EU Referendum

EU Referendum: Birmingham votes Brexit by a whisker

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Media captionPeople were questioned at New Street station

Birmingham's vote to leave the EU - by a whisker - shocked the forecasters.

With a margin of 3,800 votes, 50.4% of England's second city backed Brexit.

Labour's Gisela Stuart MP, who helped front the Leave campaign, said a "cross-party" effort was needed to "act in the best interests of the country".

But Richard Burden, the Labour MP for Northfield who wanted to remain in the EU, is concerned about the economy.

More on this and other Birmingham and Black Country stories

In Birmingham city centre on Friday lunchtime, there were mixed feelings.

David and Pauline Knowles, who live in Birmingham, voted to remain and said: "The decision isn't going to be for us, we're obviously older. It's going to be for young people like our grandson. I think people should have remained."

This was echoed by 19-year-old Aaron Wilson, also from Birmingham: "It's a pretty confusing time to be English.

"I think a lot of people voted with their hearts instead of their heads. It's a patriotic day for some, but it's confusing for a lot of people.

"I voted Remain - I couldn't do anymore."

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Media captionPeople were questioned in Birmingham City Centre

But Margaret, 74, from Walsall, said: "It feels good to be English today. It's back to normal."

Mark Baron, from Redditch, also voted to leave and said: "We've been governed by people that really don't understand the politics happening in this country.

"It's lost its ways a little bit for me. It's not really about race. It's to do more with economy."

Sue Bagby, 53, from Walsall, did not vote but said: "Today's result is no surprise. I'm happy with it."

Find out the results near you


Analysis: Nick Higham, in Birmingham

It was the biggest single voting district in the UK - around 700,000 registered voters - and one of the closest results of the night. Birmingham voted Leave by just 3,800 votes.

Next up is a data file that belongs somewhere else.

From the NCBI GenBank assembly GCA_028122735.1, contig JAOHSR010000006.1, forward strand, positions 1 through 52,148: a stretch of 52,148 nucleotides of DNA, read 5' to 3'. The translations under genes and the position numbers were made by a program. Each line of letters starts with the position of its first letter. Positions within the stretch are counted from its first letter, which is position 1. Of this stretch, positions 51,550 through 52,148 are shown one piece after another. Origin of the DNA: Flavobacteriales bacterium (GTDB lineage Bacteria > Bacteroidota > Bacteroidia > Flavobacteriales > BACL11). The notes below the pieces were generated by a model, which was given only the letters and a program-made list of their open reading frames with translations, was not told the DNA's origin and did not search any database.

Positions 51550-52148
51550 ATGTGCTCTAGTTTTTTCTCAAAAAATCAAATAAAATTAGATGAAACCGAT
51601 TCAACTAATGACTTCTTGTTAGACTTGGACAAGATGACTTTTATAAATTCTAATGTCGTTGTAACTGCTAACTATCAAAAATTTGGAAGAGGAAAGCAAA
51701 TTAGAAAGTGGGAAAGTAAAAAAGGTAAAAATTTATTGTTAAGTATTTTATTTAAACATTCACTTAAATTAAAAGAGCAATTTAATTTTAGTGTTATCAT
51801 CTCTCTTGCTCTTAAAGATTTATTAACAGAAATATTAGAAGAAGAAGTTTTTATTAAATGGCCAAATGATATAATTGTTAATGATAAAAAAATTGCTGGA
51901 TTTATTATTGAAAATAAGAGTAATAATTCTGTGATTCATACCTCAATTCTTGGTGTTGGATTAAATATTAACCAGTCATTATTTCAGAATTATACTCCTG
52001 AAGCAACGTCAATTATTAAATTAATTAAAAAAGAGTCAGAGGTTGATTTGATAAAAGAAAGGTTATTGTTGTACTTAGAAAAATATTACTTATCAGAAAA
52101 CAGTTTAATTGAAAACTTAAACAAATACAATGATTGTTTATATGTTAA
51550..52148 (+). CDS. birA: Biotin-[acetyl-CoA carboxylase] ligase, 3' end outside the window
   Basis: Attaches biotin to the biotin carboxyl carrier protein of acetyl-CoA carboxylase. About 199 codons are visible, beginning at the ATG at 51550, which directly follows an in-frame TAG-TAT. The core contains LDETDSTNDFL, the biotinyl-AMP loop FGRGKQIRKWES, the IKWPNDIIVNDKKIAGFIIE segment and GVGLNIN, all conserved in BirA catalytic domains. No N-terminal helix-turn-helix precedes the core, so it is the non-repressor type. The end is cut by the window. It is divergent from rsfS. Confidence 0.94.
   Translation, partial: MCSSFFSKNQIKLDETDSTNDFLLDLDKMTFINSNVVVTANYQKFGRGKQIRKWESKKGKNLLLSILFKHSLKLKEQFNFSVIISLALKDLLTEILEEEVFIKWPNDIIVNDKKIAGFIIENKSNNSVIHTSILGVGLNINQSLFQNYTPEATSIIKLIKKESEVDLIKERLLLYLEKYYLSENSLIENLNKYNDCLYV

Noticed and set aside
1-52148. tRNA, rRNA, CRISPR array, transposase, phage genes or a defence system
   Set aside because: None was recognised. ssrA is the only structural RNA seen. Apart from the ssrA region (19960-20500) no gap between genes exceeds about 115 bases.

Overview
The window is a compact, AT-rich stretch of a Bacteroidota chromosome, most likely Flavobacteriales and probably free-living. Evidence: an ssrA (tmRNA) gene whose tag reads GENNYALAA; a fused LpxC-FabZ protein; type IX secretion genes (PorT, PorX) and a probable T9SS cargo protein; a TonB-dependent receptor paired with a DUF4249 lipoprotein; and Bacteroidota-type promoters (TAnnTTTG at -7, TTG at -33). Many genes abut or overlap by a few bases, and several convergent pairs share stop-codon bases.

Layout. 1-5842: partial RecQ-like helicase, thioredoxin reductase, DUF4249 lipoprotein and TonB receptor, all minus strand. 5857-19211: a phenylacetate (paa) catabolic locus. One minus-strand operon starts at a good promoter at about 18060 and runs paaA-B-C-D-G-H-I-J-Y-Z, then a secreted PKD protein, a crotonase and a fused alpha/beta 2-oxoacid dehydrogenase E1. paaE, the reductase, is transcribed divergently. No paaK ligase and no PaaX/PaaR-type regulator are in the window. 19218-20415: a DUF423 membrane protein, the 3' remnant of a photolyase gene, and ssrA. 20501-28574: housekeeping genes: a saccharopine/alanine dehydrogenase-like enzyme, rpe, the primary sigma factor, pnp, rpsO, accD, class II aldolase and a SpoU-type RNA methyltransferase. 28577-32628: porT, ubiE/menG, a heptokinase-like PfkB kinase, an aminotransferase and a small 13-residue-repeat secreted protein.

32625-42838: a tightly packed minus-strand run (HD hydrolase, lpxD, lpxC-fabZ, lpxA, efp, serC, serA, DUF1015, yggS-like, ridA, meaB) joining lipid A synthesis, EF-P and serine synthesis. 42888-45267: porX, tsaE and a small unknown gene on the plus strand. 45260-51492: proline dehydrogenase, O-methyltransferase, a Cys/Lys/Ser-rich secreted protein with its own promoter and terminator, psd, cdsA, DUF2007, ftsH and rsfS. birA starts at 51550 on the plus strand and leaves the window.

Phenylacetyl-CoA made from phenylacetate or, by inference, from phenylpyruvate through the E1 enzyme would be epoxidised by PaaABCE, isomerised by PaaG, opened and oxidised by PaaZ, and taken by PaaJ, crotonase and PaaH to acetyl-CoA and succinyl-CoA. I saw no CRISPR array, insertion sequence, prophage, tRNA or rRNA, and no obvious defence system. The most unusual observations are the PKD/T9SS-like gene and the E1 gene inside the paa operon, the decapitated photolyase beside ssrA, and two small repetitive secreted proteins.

In its West Midlands hinterland the vote was much clearer. Some of the poorest areas voted by the largest margin to quit: 68% to 32% in Dudley.

In the shadow of the neoclassical Birmingham Town Hall, which stands as a monument to the city's 19th Century role as the workshop of the world, the mood ranged from exultation to disbelief.

"We're strong enough, brave enough and confident enough to get out there and show the world what we're really made of," said Lisa who works in banking.

"It's absolutely ridiculous," said a civil servant. "I cannot believe we've gone out. I'm an entrenched European, my girlfriend's German, my car is German, it's ridiculous."


Wolverhampton and Dudley's verdicts were more decisive with 63% and 68% supporting Leave, respectively.

Overall, in the referendum that saw the UK vote to leave the EU, Birmingham and the Black Country backed leaving by a majority of 291,000 - 59.8% voting to leave, with 40.2% wanting to remain.

Richard Burden, Labour MP for Northfield and an advocate of the Remain campaign, highlighted the plummeting value of the pound and uncertainty of the markets in the wake of the vote, saying: "I don't think many people feel a lot of control today."

Image caption Birmingham was almost split on whether to remain or leave the EU

Jaguar Land Rover, which has bases in Solihull and Wolverhampton, has given its reaction to the result, saying: "Today is just business as usual."

Last week, the manufacturer wrote to its employees warning of the possible consequences that leaving the European Union could bring.

The company said it "remains committed" to all its manufacturing sites and customers in the EU.

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